Yes On L

In The Clover

Davis farm takes fruits to another level

By Gabrielle Myers
August 2022

Taste Sacramento in summer: thinly sliced bluefin tuna from Sunh Fish, wedges of Blenheim apricots from Cloverleaf Farm, torn basil, a drizzle of lemon juice and pinch of zest from our backyard, a splash of Bariani early harvest olive oil, black sea salt.

The tuna’s red fattiness melts against the orange apricot’s bright tang and basil’s floral aroma.

As I walk through Cloverleaf’s 8-acre orchard on the edge of Davis with the owners, our region’s bounty hits me. Looking up at bright red and orange globes of satiation and nourishment, we munch on snow queen nectarines and Robada apricots in prime ripeness.

The sweetness and acidity are just right, an indication that Cloverleaf waits until fruit reaches peak ripeness before picking. This patience and demand for top quality contrasts with many fruit farmers who pick early to maintain longer storage times and survive rough deliveries.

Collaborative effort is one of Cloverleaf’s many strengths. Tree Sylvan Kilpatrick, Jen Hoover, Emma Torbert and Margot Wilhelm have combined their talents to create a productive and profitable farm.

Kilpatrick is majority owner. He came to Davis in his late 20s for graduate school in international agricultural development, with a focus on agroecology and sustainable agriculture. He held various jobs for two decades in Davis, yet none stuck until he worked at Cloverleaf for seven summers. Then, as he says, he “bought the farm.”

Wilhelm’s background in plant pathology assists the group’s organic efforts. With a master’s degree in plant pathology, she worked in big ag for many years, but was “looking for something with more purpose,” she says.

Cloverleaf helps prepare the next generation of farmers. Tess Kremer, an intern from the Center for Land-Based Learning in Woodland, learned how the farm operates and took on leadership roles.

The commitment to working together reflects in the ownership’s decision to pay living wages to seasonal workers, respect the land and interact with wildlife.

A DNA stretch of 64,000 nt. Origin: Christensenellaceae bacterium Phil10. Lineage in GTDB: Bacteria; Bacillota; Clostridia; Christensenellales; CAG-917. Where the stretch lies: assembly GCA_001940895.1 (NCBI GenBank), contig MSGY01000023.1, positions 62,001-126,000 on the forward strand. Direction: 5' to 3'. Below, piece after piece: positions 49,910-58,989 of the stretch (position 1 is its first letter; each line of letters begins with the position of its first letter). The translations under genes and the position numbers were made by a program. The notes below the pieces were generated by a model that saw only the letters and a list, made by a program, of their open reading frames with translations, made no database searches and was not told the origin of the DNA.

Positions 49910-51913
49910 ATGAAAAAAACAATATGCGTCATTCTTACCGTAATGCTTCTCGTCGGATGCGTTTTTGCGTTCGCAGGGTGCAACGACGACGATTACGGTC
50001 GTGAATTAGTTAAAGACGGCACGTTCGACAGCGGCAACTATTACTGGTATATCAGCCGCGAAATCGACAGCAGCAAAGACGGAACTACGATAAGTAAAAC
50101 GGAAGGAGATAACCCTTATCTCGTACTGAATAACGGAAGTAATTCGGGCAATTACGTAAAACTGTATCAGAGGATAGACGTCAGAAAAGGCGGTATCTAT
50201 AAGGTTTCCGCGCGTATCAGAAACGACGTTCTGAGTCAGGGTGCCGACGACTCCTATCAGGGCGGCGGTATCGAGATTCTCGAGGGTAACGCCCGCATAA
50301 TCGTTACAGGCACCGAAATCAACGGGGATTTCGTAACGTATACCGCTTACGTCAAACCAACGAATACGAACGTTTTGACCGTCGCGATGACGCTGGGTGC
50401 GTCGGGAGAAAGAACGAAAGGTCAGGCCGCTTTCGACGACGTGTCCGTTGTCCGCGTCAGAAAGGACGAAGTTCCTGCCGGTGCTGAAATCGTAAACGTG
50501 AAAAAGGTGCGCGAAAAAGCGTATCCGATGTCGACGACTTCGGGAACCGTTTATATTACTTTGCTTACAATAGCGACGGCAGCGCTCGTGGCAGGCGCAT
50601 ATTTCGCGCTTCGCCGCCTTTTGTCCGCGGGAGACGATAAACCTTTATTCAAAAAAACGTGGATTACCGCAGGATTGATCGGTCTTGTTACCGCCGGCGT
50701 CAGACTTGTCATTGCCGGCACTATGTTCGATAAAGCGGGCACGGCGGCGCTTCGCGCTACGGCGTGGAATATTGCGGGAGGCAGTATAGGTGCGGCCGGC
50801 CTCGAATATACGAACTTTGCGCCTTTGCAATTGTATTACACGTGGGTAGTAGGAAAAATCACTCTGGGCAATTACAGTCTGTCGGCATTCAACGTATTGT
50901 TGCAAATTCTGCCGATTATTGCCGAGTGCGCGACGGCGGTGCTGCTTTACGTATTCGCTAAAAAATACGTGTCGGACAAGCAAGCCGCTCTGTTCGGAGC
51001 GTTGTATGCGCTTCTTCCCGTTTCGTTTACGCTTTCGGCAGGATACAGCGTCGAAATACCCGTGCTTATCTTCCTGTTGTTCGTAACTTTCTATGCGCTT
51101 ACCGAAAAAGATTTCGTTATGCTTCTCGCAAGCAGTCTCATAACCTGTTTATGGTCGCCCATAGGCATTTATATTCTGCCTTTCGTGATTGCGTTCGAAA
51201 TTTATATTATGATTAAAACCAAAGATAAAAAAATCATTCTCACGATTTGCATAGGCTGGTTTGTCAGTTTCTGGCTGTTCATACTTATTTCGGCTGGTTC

Throughout summer, chickens from a neighboring farm are brought in to fertilize the land, devour weeds and control the insect population.

On the property’s edge, numerous hedges of California native plants create wildlife and insect habitats. Large owl boxes and bee hives stand like sentinels in the hedges, signaling that this orchard works with nature, welcoming it in partnership.

Depending on the season, lacewings, dragonflies and ladybugs thrive in the orchard and hedges. Native elderberry, which the farm uses to make delectable syrups and jams, grows alongside coffeeberry and mugwort. Blue jays click from cottonwoods to Santa Rosa plum trees, which shows how life is cultivated on this small farm.

Cloverleaf practices deficit irrigation, which restricts water to every 10 days or so during the dry season and uses drip irrigation. The strategy not only saves money and water, it helps concentrate fruit flavor.

The orchard’s soil, characteristic of the Davis area which receives fertile Yolo loam from Putah Creek, doesn’t get tilled. It’s replenished each year with a nitrogen fixing cover crop of vetch, bell beans and peas.

As an organic farm, Cloverleaf doesn’t use chemical fertilizers or pesticides. With open air flow, integrate pest management and pheromone disrupters, the farm naturally controls unwanted insects. Minimal use of copper and sulfur sprays in the off-season help to organically control diseases.

The health of birds, insects and wildlife on the farm are an indication that Cloverleaf’s practices enhance all life and will benefit humans in untold ways. The collaborative approach can be a model to create a vibrant, sustainable world for everyone.

Find Cloverleaf at the Sacramento and Davis food co-ops, Arden Fair Mall farmers market and in Cloverleaf’s weekly CSA during growing season. Visit thecloverleaffarm.com.

Gabrielle Myers can be reached at gabriellemyers11@gmail.com. Her latest book of poetry, “Too Many Seeds,” can be ordered from fishinglinepress.com. Follow us on Facebook, Twitter and Instagram: @insidesacramento

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